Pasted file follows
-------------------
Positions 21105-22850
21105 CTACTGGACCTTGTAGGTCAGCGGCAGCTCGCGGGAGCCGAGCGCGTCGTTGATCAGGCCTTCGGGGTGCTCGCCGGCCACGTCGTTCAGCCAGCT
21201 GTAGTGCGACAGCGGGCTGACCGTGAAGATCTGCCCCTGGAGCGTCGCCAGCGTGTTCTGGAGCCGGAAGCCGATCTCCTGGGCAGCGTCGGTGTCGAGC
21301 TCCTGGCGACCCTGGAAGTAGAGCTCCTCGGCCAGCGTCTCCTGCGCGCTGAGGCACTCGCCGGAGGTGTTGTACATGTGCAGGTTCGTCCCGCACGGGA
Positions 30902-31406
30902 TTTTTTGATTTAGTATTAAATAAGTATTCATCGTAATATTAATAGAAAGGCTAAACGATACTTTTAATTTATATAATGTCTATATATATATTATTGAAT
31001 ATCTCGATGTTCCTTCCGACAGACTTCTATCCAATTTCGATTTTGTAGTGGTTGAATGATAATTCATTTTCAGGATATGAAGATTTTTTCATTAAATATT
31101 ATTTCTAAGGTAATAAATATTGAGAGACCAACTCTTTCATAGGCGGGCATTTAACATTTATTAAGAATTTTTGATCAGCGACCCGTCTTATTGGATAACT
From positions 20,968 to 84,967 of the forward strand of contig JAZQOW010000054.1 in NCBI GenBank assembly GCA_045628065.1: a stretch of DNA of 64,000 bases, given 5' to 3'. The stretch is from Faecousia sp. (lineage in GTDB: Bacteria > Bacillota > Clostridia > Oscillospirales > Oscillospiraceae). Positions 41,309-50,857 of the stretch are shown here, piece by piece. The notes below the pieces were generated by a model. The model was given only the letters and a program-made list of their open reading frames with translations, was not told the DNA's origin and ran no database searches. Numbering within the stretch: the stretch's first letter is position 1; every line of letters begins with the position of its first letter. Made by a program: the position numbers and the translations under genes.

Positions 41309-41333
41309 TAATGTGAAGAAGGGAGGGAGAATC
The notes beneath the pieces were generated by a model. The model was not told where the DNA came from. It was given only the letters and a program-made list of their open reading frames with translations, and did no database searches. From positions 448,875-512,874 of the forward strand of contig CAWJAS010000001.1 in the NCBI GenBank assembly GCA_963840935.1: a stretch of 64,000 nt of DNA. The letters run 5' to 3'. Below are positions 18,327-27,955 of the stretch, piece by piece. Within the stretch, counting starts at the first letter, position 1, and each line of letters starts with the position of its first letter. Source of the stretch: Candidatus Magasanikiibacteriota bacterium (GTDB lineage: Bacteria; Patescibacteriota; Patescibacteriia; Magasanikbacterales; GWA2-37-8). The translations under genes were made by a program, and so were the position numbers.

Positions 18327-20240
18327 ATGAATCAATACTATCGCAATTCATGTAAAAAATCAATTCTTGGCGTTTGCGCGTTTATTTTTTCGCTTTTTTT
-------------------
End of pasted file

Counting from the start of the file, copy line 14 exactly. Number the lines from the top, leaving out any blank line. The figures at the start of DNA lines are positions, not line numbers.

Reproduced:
18327 ATGAATCAATACTATCGCAATTCATGTAAAAAATCAATTCTTGGCGTTTGCGCGTTTATTTTTTCGCTTTTTTT